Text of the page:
ST. CHARLES TOWNSHIP — Ray Wilson said he struck David Suthard in the face with a samurai sword to defend himself. Suthard had a grip like a pit bull and Wilson figured only one of them was going to survive.
"I knew if I didn't get him loose, I would probably die," Wilson testified. "I tried to hit with everything but the kitchen sink."
On Tuesday, a jury agreed with Wilson's version of events, finding him not guilty of armed violence and aggravated battery.
Wilson, 47, of the 800 block of Merrill New Road, Sugar Grove, had been accused of slashing 33-year-old Suthard's face with a samurai sword and then holding him in his house overnight on Nov. 8, 2004.
Suthard earlier testified he was called up to Wilson's room and accused of stealing drugs and money. When Suthard started to look for the missing items, he said Wilson hit him in the face with the sword and Suthard defended himself by biting Wilson's neck.
But Wilson reversed the chronology, if not all the details, of that story during his animated testimony Tuesday.
Although Judge Philip DiMarzio asked Wilson several times not to add editorial comments and answer only questions that were asked, Wilson remained adamant he invited Suthard, a homeless, crack-addicted stranger, into his house to rescue him.
"Charity was one of the pillars of my faith, and if anybody needed help, it was this kid," Wilson said. "And I actually thought it would. I didn't know it would get so ugly."
According to Wilson's testimony, he woke up to find Suthard in his room, stealing money off the dresser. Wilson said he confronted Suthard and reached into his left pants pocket to retrieve $415.
That's when Suthard clamped onto his neck, going for the jugular vein, according to Wilson's attorney, Kathleen Colton.
Suthard didn't let go, so Wilson said he started punching him — first with his fists then with the handle of the two-foot samurai sword.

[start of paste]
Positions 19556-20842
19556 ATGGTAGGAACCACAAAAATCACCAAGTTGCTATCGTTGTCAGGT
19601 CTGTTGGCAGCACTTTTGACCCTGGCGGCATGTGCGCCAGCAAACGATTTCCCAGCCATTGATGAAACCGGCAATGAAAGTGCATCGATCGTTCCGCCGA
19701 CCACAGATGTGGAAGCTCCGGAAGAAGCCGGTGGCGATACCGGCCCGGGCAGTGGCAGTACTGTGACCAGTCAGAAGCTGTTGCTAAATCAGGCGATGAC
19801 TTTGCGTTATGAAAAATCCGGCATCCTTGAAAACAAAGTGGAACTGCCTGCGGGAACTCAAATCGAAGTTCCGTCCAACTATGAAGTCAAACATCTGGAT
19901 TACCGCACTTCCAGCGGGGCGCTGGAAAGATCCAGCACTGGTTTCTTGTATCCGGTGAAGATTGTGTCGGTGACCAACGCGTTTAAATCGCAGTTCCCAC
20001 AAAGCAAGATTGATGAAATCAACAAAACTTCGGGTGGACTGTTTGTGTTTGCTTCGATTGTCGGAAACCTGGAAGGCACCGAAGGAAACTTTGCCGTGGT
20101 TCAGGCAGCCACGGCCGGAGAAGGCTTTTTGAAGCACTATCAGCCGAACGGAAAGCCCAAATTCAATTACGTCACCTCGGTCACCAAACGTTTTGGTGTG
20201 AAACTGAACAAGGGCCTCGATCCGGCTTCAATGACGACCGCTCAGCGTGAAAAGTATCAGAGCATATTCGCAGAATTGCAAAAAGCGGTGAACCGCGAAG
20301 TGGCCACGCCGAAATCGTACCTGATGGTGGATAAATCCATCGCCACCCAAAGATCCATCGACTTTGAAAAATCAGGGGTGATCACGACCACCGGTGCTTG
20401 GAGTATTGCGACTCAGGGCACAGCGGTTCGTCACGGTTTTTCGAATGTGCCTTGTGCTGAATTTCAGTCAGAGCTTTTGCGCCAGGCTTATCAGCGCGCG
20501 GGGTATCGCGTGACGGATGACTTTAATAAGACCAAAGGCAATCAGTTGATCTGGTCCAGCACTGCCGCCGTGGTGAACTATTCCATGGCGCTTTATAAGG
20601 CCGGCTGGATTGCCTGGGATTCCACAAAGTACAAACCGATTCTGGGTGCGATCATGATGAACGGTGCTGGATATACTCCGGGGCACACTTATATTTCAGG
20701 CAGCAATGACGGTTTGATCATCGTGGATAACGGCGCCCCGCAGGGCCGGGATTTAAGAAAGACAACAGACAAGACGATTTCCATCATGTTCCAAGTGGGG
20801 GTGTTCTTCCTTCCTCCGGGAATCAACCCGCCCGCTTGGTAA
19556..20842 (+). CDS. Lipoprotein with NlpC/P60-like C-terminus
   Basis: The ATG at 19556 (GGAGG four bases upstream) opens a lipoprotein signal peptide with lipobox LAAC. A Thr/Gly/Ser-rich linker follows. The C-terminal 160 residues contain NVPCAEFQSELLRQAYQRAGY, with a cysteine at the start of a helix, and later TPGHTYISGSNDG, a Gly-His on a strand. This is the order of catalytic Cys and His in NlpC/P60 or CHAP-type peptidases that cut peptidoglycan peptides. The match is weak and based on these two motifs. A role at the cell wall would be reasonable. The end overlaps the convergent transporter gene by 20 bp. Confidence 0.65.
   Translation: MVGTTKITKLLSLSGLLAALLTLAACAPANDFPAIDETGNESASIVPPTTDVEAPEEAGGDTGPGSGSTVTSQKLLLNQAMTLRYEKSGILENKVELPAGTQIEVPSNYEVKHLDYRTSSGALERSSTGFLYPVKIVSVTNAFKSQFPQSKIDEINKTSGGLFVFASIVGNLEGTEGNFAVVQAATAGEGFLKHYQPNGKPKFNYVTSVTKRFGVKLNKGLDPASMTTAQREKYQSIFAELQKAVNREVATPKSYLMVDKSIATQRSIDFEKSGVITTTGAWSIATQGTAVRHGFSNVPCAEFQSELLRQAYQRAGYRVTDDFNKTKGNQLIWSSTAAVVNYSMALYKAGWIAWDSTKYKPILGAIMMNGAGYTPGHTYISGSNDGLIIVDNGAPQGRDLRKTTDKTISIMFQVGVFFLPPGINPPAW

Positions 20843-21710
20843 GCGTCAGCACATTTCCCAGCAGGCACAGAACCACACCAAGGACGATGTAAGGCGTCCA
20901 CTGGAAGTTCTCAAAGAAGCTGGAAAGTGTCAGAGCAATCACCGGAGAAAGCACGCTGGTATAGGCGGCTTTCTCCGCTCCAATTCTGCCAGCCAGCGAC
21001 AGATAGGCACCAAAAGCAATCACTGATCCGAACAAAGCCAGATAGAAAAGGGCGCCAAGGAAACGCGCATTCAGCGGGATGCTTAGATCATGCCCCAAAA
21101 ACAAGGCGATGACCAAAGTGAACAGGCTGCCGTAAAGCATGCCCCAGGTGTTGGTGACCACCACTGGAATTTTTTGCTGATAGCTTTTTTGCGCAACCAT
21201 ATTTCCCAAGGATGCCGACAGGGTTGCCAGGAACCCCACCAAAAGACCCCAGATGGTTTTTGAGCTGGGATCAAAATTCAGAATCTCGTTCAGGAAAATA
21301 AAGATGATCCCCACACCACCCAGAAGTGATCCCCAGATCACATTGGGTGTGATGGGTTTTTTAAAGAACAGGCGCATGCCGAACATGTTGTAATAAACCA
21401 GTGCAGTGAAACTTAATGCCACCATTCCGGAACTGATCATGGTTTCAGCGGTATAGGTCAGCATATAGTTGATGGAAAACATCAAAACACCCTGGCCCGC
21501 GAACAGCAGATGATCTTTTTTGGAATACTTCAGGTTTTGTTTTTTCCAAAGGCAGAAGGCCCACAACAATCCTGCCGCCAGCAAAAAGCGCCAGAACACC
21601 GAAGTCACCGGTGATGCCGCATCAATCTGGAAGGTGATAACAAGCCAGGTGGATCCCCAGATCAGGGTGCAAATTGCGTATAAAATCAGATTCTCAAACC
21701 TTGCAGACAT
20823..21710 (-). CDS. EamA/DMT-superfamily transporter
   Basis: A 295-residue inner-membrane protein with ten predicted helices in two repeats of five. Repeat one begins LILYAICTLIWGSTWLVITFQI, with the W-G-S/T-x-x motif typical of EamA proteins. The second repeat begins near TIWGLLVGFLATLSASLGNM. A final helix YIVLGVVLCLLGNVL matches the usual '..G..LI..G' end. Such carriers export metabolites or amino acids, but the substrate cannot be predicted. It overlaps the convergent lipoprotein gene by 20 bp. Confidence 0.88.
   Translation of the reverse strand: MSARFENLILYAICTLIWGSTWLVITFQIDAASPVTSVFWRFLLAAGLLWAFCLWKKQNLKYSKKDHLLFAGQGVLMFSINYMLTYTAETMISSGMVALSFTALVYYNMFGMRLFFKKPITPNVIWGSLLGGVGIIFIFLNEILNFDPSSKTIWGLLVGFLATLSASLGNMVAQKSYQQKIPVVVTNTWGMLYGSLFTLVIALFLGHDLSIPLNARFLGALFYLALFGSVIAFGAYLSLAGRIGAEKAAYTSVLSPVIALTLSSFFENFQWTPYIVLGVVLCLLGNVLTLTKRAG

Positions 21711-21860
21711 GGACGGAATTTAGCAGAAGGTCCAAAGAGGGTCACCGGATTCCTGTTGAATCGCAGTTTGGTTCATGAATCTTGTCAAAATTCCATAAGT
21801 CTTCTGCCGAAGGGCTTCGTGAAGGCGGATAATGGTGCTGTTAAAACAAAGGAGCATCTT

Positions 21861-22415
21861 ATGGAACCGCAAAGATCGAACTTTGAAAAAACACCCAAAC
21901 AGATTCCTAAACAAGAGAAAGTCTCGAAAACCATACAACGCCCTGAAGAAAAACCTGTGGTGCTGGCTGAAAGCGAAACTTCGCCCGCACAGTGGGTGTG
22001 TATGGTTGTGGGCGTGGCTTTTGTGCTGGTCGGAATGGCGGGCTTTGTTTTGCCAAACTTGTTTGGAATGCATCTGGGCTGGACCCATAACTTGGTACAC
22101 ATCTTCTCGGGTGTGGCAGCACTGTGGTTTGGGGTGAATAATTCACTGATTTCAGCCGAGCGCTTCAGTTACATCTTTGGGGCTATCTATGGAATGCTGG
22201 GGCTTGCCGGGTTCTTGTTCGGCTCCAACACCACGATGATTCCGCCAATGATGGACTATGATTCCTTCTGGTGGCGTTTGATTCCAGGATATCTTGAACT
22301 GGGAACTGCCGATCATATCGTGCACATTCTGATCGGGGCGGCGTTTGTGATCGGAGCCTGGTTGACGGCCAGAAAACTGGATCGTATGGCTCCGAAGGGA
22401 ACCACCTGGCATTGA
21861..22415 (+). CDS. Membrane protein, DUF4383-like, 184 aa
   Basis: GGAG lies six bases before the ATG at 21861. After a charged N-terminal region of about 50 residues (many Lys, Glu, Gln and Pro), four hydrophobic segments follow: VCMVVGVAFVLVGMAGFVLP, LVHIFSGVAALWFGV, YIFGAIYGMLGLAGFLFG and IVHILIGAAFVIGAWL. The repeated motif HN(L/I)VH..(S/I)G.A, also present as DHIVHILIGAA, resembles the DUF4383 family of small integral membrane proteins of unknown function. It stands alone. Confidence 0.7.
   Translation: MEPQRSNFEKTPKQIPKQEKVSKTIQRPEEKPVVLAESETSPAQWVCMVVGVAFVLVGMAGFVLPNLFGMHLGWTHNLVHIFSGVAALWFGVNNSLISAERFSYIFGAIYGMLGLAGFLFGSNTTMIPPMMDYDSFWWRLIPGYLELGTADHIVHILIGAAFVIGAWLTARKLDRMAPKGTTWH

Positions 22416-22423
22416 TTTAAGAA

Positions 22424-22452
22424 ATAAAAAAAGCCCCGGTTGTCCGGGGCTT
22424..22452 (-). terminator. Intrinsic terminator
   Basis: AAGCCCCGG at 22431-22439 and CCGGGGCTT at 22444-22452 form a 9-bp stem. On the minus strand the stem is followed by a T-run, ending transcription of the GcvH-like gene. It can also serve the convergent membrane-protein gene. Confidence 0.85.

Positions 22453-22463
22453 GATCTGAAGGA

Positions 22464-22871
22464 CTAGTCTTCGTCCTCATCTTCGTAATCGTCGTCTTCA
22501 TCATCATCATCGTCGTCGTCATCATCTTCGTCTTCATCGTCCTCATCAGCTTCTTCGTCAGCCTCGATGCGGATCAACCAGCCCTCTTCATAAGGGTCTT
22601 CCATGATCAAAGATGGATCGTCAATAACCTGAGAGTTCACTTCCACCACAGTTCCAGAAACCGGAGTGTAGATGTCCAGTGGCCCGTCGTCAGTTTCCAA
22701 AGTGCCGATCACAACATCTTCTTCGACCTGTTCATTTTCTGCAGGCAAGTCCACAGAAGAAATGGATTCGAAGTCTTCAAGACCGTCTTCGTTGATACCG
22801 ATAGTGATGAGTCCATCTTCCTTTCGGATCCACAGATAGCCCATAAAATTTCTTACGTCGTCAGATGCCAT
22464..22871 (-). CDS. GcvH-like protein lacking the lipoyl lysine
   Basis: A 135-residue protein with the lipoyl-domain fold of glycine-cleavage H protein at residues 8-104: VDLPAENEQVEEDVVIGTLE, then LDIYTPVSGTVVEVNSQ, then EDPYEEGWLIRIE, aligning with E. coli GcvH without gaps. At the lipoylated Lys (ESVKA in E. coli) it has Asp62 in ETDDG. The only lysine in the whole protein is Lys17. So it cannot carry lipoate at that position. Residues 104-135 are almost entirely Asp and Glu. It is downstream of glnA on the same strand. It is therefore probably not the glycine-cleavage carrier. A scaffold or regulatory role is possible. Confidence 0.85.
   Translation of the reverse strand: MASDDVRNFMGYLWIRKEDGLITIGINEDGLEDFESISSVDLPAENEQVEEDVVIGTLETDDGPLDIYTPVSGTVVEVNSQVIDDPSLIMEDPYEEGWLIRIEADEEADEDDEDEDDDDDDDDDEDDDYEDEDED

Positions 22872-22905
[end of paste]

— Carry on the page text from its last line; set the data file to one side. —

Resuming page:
Suthard eventually released his bite, but Wilson said he was forced to hit Suthard with the sword when he reached for a steak knife that was sitting on Wilson's dresser.
"I was in fear for my life because he was going for a knife," Wilson testified. "He had just bit my throat."
Prosecutor Amy Engerman argued that Wilson's version of events was implausible partly because it wasn't physically possible for Suthard, who stands 5-foot-6, to clamp onto the 6-foot-3 Wilson's neck during this fight.
They also questioned why Wilson never went to police after the incident or sought treatment for his wounds, which he testified left a three-inch numb spot on his neck months later.
But the jury took just two hours to return their not guilty verdict. Wilson was not released after the verdict because he still faces battery charges for an alleged fight that took place while he was being held in jail.
But Colton said her client, who previously pleaded guilty to bank robbery in California, was pleased the jury believed his version of events this time.
"He is very grateful and very happy to be acquitted," Colton said. "I think Mr. Wilson did a wonderful job of telling his story. He was indignant at being charged with this, and I think the jury saw that."